Tag: slow blink

10 Signs That Your Kitty Tolerates You

“Does my cat love me?”

If you’re like most cat servants, you’ve wondered about that at least a few times, laboring under the misconception that we can’t communicate our feelings. (We can, but you humans are not smart enough to see what’s in front of your faces!)

The internet is peppered with absurd listicles that supposedly answer the question of whether your cat loves you. They claim proximity, purring, slow-blinking and grooming are signs of affection, again because most humans are incapable of complex thought and simply cannot fathom the motivations of a superior species.

Because I am a benevolent feline, and one who is burdened with a particularly dense human, I present to you an authentic list of signs that your kitty … well, love is a strong word, isn’t it? Let’s call it a list of 10 Signs That Your Kitty Tolerates You:qhNcGV4HohM62hbuhZj6MJ-970-80

  1. We don’t eat you. You might think that we can’t eat you because we’re not as big as tigers, lions, jaguars and leopards. You would be wrong, as humans frequently are. We have no qualms about eating humans when there are no other options, although if we’re being completely honest we’d eat just about anything before resigning ourselves to that.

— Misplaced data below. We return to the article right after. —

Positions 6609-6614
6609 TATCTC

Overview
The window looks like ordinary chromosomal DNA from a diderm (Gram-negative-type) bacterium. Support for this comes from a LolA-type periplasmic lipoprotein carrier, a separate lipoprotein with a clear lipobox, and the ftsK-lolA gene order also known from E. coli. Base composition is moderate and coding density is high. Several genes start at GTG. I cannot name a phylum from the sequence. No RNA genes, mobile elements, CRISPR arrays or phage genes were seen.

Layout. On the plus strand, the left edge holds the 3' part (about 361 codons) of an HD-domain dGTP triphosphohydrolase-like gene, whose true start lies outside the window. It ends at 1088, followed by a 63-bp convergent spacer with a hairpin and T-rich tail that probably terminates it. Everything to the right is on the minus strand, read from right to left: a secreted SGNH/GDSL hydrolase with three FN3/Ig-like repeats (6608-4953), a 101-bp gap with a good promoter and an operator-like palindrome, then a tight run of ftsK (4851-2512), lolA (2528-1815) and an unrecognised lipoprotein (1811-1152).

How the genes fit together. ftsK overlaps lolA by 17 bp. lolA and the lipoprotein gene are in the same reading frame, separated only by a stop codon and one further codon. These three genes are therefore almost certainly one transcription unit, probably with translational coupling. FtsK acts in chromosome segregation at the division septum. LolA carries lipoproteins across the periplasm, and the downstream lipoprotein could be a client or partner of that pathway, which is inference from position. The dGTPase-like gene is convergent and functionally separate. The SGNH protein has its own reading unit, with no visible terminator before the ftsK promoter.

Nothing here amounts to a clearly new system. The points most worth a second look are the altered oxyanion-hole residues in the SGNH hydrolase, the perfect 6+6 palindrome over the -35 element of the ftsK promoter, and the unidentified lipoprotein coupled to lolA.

2. We tolerate your proximity. Did you know that for many thousands of years, humans thought the Earth was the center of the universe, and that the sun, other planets and star systems all revolved around the terrestrial home of homo sapiens? It’s that kind of hubris that leads humans to believe we cats love them because we supposedly prefer to be near them. The truth is, we merely tolerate humans and we often don’t have a choice when it comes to proximity unless we’re living in 50-room mansions. Where else are we supposed to go in a four-room apartment?
  3. We don’t murder you. You humans have convinced yourselves that our warnings are “love bites.” We are happy to correct you by increasing our bite force.
  4. We allow you to scoop our poop. Do not kid yourself, human. If you are trusted to clean our turds, it means you occupy a lofty position in life. Consider yourself lucky.
  5. We bring you gifts. Again, humans misinterpret this behavior as “cute.” They think we’re sharing our kills. What we’re really doing is showing you what we’re capable of. Think of it as motivation: Continue serving my meals on schedule and dispensing treats, and you won’t end up like this mouse.
  6. We show you our bellies. “It’s a sign of trust!” imbecilic humans coo. “Kitty is showing you she feels comfortable and safe in your presence!” If there were an Olympics for getting things tragically wrong, humans would sweep gold. We show you our bellies not because we trust you, but because we want you to know that even when we’re laying in vulnerable positions, we aren’t worried about what you can do to us. You’re slow of wit and limb.

    short coated gray cat
    Credit: Krysten Merriman/Pexels